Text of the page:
So Maybe John McCain Found Some Courage In Between A Couch Cushion

Justin Sullivan/Getty Images
Justin Sullivan/Getty Images

Earlier this week, I wrote that by receiving government-funded health care to deal with his terminal brain cancer, and returning to D.C. to vote for a measure that would snatch benefits away from millions of people, John McCain — whose entire career is built on a maverick/hero narrative — exhibited a level of cowardice unique even for a city drenched in pervasive coward.


Considering his military history, there were quite a few people who disagreed with this characterization. Some vehemently. Because he has exhibited bravery in battle. But what those people fail to realize is that physical courage and moral courage are distinct concepts. Risking your body, your health, and your life requires a different type of bravery than ignoring peer and political pressure and saying and doing the right thing. And while McCain has possessed the former, the last decade of his political career — where he, among other things, shamelessly pandered to the worst of the right by making Sarah "My Arms Are Too Short To Box With Science" Palin his running mate and repeatedly swallowed his pride to support a president who exists as the antithesis to everything McCain wants us to believe he represents — has been severely lacking in the latter.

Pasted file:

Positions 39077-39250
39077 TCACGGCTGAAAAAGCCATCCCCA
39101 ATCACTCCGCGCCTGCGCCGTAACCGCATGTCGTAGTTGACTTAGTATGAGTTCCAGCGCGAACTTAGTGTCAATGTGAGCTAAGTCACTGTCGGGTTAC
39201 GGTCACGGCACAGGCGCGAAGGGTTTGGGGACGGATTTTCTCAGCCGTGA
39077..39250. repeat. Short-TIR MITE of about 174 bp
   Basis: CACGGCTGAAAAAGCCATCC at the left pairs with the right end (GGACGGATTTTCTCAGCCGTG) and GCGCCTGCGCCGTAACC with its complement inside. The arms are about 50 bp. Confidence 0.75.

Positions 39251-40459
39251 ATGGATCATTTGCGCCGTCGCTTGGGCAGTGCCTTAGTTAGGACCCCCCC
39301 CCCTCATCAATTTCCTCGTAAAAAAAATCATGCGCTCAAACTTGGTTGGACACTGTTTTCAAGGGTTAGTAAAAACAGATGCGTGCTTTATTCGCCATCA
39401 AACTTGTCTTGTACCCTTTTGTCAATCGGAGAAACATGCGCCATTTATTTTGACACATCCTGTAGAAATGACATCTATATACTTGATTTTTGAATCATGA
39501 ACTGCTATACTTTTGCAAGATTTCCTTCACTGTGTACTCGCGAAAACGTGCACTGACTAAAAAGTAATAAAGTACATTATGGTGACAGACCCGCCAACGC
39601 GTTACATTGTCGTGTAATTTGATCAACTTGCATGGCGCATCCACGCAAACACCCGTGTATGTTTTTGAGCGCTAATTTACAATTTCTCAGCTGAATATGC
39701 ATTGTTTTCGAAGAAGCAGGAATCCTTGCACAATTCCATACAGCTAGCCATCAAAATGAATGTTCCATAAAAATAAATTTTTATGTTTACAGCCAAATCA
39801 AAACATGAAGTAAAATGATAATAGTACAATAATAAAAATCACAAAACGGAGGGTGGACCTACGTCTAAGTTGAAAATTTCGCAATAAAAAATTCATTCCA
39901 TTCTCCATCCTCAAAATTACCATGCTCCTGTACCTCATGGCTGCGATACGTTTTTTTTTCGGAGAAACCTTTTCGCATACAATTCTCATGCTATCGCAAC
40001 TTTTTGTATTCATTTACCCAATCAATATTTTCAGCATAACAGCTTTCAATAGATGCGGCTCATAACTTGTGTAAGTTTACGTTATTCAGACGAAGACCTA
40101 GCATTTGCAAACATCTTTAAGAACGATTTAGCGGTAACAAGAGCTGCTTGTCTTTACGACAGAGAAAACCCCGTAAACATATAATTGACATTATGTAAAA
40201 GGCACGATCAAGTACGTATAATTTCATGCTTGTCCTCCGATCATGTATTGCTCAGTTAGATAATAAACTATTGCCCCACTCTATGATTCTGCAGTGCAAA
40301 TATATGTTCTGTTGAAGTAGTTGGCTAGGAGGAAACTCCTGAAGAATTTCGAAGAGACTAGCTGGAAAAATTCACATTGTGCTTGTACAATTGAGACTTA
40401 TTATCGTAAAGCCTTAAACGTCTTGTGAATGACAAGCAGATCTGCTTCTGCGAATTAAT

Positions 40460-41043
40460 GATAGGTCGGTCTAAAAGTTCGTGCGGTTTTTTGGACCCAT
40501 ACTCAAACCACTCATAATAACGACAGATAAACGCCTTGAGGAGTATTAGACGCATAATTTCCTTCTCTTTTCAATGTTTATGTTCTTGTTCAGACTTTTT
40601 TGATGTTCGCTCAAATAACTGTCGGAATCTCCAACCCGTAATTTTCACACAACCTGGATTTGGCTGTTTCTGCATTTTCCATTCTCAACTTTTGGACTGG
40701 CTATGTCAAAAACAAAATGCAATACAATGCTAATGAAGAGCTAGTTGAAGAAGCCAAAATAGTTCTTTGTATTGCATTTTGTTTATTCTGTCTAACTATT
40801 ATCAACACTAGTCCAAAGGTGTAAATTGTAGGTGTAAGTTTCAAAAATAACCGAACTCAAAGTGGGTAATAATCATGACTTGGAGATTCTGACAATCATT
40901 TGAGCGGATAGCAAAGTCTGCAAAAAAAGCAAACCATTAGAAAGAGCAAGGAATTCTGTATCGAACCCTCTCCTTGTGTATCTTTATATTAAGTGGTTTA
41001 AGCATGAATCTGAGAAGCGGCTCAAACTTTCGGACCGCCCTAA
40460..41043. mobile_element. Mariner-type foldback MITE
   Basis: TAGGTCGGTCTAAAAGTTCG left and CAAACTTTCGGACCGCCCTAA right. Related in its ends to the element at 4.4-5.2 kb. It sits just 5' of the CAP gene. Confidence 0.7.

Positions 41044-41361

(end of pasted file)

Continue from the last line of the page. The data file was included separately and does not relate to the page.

But early this morning, in a surprise to nearly everyone in Washington, McCain voted against the GOP's skinny repeal plan, giving the Affordable Care Act a reprieve and keeping millions of Americans insured.

This, of course, doesn't negate him giving Palin a national platform and the Darth Cheeto his support. But it does suggest that perhaps, in what may be the last year of his life, John McCain might have found the moral courage that has been missing for the last 10. We'll see.

Damon Young is the editor-in-chief of VSB, a contributing opinion writer for The New York Times, and the author of What Doesn't Kill You Makes You Blacker (Ecco/HarperCollins)


Damon Young

also, to be clear, i'm not here to give him any cookies. but my piece earlier this week was written specifically because i thought he was going to do something that he actually didn't do. so i have to acknowledge that.